ESD info ???

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I have to do a online 'training' course because I'll being doing (basic)
servicing for x brand of printers (part swaping)

The ESD info they gave had in the course
"make the least possible movements with you body to prevent an increase
in static electricity from clothing fibre carpets"
(perhaps if i sat down, stayed very still  & just looked at the printer??)

""do not place the ESD-sensitive part on the printer cover or metal table..."
"..metal tables are electrical grounds. They increase the risk of damage.."
"if possible keep all ESD sensitive parts in grounded metal cabinet"

Is the above a bit of nonsense, ie the metal table & the contradtion with
using a metal cabinet.

Re: ESD info ???


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They obviously don't know what they are talking about.
Proper ESD technique goes something like this:
1) Only work on equipment at an approved ESD handling station (grounded
mat at the very least)
2) Wear a wrist strap to dissipate your body to ground
3) Only use anti-static or conductive bags, bins, trays etc within the
ESD safe area.
4) Transport all items in ESD-safe bages AND conductive boxes.
5) Wear anti-stat coat if there is a chance of clothing coming in
contact with the ESD sensitive item.

There are various levels and techniques above this, but that's a
general situation.

One of the biggest misunderstandings is that "anti-static" bags and IC
tubes protect a device from damage - they don't. Only static-shielding
or conductive materials can do that. That is why when you get an IC
from Farnell it comes in its anti-staic tube (or whater) inside a
conductive bag.

Dave :)


Re: ESD info ???



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They did include some of the (sensible) points you mention
but no mention of ESD station
no mention of antistatic coat: synthetic clothing  is a nono (not to mention
nylon carpet)
the metal table comment didnt really make sense: whats the diff between a
metal table & metal cabinet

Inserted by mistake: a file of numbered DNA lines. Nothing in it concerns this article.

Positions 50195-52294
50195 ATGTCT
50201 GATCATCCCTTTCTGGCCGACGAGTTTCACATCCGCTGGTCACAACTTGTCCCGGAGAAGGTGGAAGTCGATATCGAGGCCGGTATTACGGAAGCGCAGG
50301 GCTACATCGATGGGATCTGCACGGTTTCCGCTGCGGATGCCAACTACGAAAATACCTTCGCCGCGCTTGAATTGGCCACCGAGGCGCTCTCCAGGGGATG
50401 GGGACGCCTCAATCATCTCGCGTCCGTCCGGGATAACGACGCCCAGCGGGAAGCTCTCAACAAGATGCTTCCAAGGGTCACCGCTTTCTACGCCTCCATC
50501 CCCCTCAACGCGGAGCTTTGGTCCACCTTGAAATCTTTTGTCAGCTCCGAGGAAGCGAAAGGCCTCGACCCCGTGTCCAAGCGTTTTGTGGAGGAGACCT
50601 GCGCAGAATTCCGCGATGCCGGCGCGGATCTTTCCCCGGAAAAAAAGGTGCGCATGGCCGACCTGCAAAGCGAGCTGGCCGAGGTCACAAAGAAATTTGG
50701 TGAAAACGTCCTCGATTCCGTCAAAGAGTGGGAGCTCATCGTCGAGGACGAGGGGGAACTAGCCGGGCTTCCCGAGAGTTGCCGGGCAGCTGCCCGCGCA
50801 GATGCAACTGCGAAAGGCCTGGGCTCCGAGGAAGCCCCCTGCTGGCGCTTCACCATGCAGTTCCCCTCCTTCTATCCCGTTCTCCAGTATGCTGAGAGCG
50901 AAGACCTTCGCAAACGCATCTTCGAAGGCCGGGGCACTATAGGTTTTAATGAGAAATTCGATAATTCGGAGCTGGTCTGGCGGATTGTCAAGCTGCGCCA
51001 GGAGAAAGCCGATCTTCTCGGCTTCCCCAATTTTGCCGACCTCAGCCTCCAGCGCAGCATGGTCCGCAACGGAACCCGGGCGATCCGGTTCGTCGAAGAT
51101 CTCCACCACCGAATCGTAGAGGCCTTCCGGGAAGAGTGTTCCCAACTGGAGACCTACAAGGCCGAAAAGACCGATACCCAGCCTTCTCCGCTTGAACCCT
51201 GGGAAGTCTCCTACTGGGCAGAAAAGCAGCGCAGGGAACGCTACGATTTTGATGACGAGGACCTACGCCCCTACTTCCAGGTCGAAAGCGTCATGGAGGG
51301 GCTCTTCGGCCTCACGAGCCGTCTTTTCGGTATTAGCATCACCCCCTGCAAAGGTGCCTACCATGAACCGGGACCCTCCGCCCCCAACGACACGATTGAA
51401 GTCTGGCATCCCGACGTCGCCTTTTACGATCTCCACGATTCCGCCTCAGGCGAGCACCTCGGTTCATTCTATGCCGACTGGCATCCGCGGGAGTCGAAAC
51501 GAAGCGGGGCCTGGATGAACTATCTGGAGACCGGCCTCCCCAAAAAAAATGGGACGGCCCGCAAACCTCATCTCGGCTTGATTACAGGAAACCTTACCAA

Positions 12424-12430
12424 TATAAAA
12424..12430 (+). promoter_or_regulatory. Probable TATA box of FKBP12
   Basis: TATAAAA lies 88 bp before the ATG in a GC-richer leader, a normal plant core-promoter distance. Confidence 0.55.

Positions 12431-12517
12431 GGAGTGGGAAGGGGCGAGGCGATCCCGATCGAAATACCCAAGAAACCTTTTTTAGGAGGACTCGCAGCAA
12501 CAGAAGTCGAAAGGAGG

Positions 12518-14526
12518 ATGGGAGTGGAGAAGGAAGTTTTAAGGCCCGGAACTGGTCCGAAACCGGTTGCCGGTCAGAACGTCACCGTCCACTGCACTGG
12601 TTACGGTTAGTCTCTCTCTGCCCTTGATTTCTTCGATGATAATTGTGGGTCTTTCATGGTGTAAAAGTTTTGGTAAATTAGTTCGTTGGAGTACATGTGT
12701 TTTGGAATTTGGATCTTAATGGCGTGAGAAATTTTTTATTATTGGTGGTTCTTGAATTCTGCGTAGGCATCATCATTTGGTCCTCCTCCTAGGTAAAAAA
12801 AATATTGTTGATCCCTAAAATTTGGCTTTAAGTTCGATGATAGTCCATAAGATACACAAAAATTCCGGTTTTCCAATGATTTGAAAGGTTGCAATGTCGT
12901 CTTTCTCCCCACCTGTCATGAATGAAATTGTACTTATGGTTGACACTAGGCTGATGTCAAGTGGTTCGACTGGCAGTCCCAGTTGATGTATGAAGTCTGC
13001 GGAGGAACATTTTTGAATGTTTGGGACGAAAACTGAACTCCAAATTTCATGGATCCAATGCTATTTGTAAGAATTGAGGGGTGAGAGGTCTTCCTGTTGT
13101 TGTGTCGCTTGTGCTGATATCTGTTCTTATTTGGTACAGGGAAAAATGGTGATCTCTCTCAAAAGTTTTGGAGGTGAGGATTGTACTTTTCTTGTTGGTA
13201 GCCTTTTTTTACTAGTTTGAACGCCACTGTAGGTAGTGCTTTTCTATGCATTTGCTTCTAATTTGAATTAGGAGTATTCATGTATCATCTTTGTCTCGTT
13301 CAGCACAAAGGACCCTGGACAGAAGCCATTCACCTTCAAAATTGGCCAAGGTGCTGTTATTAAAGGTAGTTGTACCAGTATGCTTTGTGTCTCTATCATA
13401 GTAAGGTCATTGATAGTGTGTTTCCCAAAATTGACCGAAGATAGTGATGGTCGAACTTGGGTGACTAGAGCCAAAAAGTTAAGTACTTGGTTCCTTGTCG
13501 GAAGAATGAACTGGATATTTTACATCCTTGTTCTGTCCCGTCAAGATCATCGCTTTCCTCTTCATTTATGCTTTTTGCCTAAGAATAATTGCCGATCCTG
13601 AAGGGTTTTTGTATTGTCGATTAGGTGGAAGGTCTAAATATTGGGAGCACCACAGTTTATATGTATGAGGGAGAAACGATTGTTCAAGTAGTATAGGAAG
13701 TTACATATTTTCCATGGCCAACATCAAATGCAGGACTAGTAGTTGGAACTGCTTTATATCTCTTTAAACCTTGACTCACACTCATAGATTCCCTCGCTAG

Re: ESD info ???




SNIP
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What????

See http://www.ece.rochester.edu/~jones/demos/shielding.html

It is demonstrable that a sensitive electronic device placed inside a
shielding bag is impervious to an external electrostatic charge.

Re: ESD info ???


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Thats what he said.
"That is why when you get an IC from Farnell it comes in its anti-staic tube
(or whater) inside a conductive bag."



Re: ESD info ???


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Yes, that's what I said. A "static shielding" bag will protect a device
when in transit and storage. In fact a static sentive device must
*only* be transported in a "static shielding" bag.
A "static shielding" bag is different to an "anti-static" bag (the
common cheap "pink" bags, and pink bubble wrap). Anti-static bags do
not protect a device from an external static charge, they simply
prevent the build up of static when used within an ESD safe
environment.
Most IC tubes are also only "anti-static" and not "static shielding" so
therefore provide little protection to static discharge.

A bag must specifically state "static shielding" in order for a device
to be protected. If is just says "anti-static" then it's pretty much
useless outside of an ESD safe area.

This is the first thing you'll get a practical demo of when you do a
certified ESD course.

My former company actually failed Farnell on an ESD audit one time, and
we couldn't order anything from them for months until they fixed
whatever trival problem it was. ESD can be serious business.

Dave :)


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Sorry for my confusion David...

When I was using "anti-static" bags prolifically the only type
available was the metallised "shielding" bag. The pink poly and
bubble-wrap types were either not available and/or not recommended so
I hadn't come across them until relatively recently and so they didn't
occur to me as being the types you were talking about. Since your
original reply didn't specifically mention the pink poly and b/w bags
I thought you were referring to metallised shielding bags.

Looking at this page
http://www.esdjournal.com/techpapr/ryne/esdbags.htm it seems that the
problem with the pink poly and bubble wrap types is that they dry out
with age and can themselves become generators of huge static charges.
The b/w type relies upon air gap spacing to prevent static discharges
from getting to the contents so it doesn't actually provide
(conductive) "shielding" at all (as you correctly stated).


Re: ESD info ???



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I remenber my boss demonstrating to me that the 'pink' bags/foam/bubblewrap
arent to be used.
He rubbed the bag up & down the bench & few times & built up enougth static
for the bag to stick to the wall.

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